It should have been an occasion to celebrate: Seiji Ozawa, the music director of the Boston Symphony Orchestra for an unprecedented 29 years, was supposed to return to the podium to conduct his beloved ensemble at Tanglewood after a decade's hiatus. Unfortunately, his doctors advised the 80-year-old maestro not to leave Japan. Jacques Lacombe, who was originally scheduled to share the podium with Ozawa took over the entire concert.

Jacques Lacombe © JF Berube
Jacques Lacombe
© JF Berube

In his second consecutive evening conducting the BSO at Tanglewood, the Canadian paired a French first half including music by Debussy (Prélude à l'après-midi d'un faune) and Ravel (Daphnis et Chl, Suite no. 2) with a rendering of Carl Orff’s Carmina Burana after intermission.

Not too often leading the great orchestras of the world, Lacombe has been, until very recently, the music director of the New Jersey Symphony Orchestra, a position he gave up to become chief conductor of Bonn Opera next season. His conducting style is precise, fluent and elegant giving clear indications when needed but also granting his soloists a whiff of independence. He allowed the extraordinary Elizabeth Rowe to shape the soaring flute incantations in the music of Debussy and Ravel. He let baritone Stephen Powell to augment Orff’s drunken monk’s aria, Ego sum abbas Cucaniensis, with crowd pleasing, laughter inducing acting… On the other hand, he tried to closely rein in, mostly successfully, the numerous interventions of the Tanglewood Festival Chorus in Carmina Burana, a music that needs very strong rhythmical precision.

The Boston Symphony has a significant tradition in interpreting French repertoire. Previous music directors – Pierre Monteux, Serge Koussevitzky, Charles Munch – have carefully cultivated this special affinity and the current roster of players has inherited a certain ease in interpreting the music of Debussy and Ravel. The Prelude à l’après midi d’un faune and Daphnis et Chloé share a lot besides a common musical idiom. Both scores evoke an Arcadian world, both were used as the musical foundation for two choreographic experiments premiered only weeks apart, in 1912, by Diaghilev’s Ballets Russes.

It is very difficult today to assert how shocking Debussy’s response to Mallarmé’s poem must have sounded to the first listeners, how deeply disturbing the chromatic, seemingly unstructured initial melody that flows from the flute to the oboe must have been perceived. A new spirit is obviously permeating this music. It’s almost impossible to imagine anything written by Ravel without the precedent of Faune, without the new harmonies, the new orchestral sound that Debussy brought into being.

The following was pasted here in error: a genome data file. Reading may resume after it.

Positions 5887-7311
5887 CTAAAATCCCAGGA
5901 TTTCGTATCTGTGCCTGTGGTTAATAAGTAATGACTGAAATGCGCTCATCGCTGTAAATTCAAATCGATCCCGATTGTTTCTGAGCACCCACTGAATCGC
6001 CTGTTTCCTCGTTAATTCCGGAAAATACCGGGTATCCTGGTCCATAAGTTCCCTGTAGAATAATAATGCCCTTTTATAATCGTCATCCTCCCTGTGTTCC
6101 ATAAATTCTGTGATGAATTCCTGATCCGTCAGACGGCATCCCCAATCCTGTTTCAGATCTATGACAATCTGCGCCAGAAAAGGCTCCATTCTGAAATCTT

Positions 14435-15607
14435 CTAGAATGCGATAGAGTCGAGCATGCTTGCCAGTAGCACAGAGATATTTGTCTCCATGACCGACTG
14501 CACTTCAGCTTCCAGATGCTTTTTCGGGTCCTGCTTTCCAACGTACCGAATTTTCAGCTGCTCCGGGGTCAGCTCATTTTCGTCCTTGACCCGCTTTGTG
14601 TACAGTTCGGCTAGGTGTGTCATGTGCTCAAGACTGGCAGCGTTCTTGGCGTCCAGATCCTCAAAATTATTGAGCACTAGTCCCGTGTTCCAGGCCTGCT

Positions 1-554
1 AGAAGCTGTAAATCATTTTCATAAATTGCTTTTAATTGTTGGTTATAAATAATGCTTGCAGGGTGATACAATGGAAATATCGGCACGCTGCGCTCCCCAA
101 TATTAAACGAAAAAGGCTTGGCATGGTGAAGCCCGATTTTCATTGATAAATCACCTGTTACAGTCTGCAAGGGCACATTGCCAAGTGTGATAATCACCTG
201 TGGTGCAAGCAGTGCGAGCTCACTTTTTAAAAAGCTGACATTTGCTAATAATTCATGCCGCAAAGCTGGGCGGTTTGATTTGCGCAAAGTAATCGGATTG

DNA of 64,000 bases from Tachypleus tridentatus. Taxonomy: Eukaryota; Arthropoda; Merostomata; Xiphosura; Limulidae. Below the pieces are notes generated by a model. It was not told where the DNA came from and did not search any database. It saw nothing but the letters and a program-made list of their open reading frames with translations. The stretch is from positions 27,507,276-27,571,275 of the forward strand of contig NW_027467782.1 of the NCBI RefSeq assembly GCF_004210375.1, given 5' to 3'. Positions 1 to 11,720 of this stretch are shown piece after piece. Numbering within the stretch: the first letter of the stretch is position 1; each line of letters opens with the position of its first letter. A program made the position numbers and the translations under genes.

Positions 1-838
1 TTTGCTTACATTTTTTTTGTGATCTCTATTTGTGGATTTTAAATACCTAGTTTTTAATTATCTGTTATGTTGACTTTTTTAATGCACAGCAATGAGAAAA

There are also significant paradoxes in the two scores that Lacombe tried to make the listener aware of. Debussy, the visionary, was not willing to give up a 19th-century approach to carefully crafting progressions and climaxes. On the other hand, Ravel, the classically leaning polisher of balanced orchestral sounds, replaced developments with abrupt shifts in rhythm and color probably inspired by Stravinsky’s Firebird.

Almost totally lacking any harmonic and polyphonic complexities, Carmina Burana can be defined as an anomaly in the history of 20th-century art. The enormous success of Orff’s setting medieval texts to music is based on the work’s exceptional accessibility. The composer had a clear ability to arouse strong emotions by means of varying dynamics and an extensive use of percussion.

As uncomplicated as the rendition of the series of songs seems to be, the score is quite challenging for the three solo voices, asked to go well beyond their regular span. In the only tenor aria, Olim Lacus Colueram/ Once I swam in lakes, a roasting swan’s comic lament, Jean-Francis Monvoisin had to sing almost completely in falsetto. With a warm baritone voice, Powell anchored the performance, distinguishing himself in Omnia Sol temperat/ All things are tempered by the Sun and in Tempus est iocundum/ Time to jest, his duet with the young soprano Nadine Sierra, accompanied by a boys’ choir. The up and coming Sierra was at her best in Dulcissime/ Sweet boy making one eager to listen to her in more significant roles.

Carmina Burana starts and finishes with Fortuna Imperatrix Mundi, the most famous of the score’s tunes… Everything is fate. Don’t ask for justifications. Listening to the enthusiastic ovations marking the end of the performance, one can only think that the goddess Fortuna has taken good care of the destiny of this cantata invoking her.